In 2008, there was a surprise enquiry from a company in Korea who wanted to resell FusionCharts to a customer but could not find a similar product and they became Channel Partners and began giving some business to them. Seizing this opportunity, they built the partner ecosystem and began signing up with multiple partners in Korea. Between 2008 and 2010 , Korea became the country that gave them the most business after the US. They began recruiting more partners and ramped up 100 channel partners in 50 countries and also put a channel partner team. Pallav says that his channel partners contributes more than 20% of the total revenue and they use partners in countries like China, Korea, Brazil to name a few where they don’t sell directly
Pallav’s advice to early stage entrepreneurs – Never outsource your sales and expect the hired sales person to sell. For a B2B product, do the first ten 10 sales or for a B2C product, do the first 100 sales so that you can understand the characteristics of customers and the qualification cohorts to create, the questions to ask, how to handle gatekeepers and manage feedback of the product to help you codify your sales bible and then hand it over to the hired team to make them scale. Someone from a sales background might not be able to understand the product requirements of the customer in an implicit way in the early days and they were able to expand because Pallav was in all support calls and developed all the products based on customer requirements.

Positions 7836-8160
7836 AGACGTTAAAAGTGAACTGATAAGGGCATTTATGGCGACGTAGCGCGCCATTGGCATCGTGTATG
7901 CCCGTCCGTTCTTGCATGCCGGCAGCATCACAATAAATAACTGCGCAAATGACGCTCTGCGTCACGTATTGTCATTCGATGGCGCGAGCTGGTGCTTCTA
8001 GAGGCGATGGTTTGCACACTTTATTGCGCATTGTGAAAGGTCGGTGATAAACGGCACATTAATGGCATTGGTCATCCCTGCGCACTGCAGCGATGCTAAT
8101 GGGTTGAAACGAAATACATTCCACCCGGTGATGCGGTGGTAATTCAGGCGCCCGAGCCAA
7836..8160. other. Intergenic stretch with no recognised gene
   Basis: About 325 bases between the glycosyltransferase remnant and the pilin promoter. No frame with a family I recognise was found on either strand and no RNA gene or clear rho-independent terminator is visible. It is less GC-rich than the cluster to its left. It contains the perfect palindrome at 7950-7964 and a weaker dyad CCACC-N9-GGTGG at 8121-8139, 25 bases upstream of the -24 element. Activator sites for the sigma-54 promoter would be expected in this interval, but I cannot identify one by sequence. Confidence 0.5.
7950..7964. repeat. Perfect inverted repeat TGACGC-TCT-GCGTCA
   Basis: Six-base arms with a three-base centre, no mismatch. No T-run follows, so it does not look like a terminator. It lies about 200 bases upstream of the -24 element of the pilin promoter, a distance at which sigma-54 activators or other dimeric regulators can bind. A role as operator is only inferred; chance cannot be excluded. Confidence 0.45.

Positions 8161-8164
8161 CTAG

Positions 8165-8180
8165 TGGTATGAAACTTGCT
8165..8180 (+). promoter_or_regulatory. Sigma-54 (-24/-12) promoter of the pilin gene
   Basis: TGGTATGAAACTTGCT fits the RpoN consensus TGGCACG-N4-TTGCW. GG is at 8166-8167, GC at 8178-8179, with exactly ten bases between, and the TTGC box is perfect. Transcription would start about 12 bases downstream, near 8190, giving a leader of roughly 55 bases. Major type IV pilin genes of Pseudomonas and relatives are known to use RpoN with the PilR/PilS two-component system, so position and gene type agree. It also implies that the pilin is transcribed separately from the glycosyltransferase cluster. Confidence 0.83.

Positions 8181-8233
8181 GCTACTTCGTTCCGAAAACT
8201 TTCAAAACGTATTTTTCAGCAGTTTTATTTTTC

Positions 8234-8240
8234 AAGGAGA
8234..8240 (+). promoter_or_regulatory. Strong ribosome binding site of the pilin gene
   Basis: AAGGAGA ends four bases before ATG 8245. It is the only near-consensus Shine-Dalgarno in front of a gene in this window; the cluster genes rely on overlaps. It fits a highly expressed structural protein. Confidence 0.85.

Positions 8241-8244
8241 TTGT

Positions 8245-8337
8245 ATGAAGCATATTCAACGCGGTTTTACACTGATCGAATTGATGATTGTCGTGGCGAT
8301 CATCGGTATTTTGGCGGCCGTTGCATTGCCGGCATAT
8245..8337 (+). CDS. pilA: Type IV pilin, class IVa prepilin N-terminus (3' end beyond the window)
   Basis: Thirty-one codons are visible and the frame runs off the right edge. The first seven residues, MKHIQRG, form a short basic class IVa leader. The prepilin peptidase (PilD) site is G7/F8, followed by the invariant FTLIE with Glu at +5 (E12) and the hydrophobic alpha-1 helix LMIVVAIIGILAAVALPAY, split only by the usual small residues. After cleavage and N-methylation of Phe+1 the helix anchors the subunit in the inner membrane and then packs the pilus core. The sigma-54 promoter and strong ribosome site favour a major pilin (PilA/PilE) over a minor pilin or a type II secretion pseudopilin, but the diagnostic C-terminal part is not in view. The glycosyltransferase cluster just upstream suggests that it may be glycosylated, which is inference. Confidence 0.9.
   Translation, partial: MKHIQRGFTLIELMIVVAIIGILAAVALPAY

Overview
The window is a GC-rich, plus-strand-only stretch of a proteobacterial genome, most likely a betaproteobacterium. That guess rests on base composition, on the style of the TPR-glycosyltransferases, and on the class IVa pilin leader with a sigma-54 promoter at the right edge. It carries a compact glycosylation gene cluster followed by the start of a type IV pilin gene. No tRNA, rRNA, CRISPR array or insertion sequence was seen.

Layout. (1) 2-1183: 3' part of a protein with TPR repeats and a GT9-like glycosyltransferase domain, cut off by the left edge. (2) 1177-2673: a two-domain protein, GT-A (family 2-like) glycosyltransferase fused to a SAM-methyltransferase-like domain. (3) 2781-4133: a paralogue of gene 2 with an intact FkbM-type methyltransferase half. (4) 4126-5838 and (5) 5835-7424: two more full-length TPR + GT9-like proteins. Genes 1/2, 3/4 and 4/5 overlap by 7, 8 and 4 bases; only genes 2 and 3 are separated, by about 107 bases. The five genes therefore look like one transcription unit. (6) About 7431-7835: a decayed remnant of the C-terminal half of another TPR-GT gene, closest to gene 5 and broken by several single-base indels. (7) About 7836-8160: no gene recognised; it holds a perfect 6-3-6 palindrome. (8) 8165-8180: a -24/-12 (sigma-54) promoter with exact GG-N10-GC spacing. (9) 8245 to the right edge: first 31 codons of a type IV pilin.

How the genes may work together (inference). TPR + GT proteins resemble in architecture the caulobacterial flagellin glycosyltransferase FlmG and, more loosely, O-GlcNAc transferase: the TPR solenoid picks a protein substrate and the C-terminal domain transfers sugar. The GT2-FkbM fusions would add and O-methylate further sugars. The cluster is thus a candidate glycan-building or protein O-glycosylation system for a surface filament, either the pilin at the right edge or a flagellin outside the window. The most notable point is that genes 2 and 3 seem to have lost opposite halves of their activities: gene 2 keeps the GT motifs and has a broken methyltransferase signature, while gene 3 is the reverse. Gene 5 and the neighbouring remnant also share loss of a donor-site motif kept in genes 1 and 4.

FusionCharts today has around 50 employees with 13 people in sales. Pallav’s entrepreneurial journey was covered by Forbes, Entrepreneur, Business Today, Economic Time and FusionCharts was featured in ET award for Innovation and Business Model and got the CNBC award for the best SME company with global reach to name a couple of the many. They are still Bootstrapped and have 24000 customers globally spread across 120 countries for their product that has over 90 charts and 900 maps.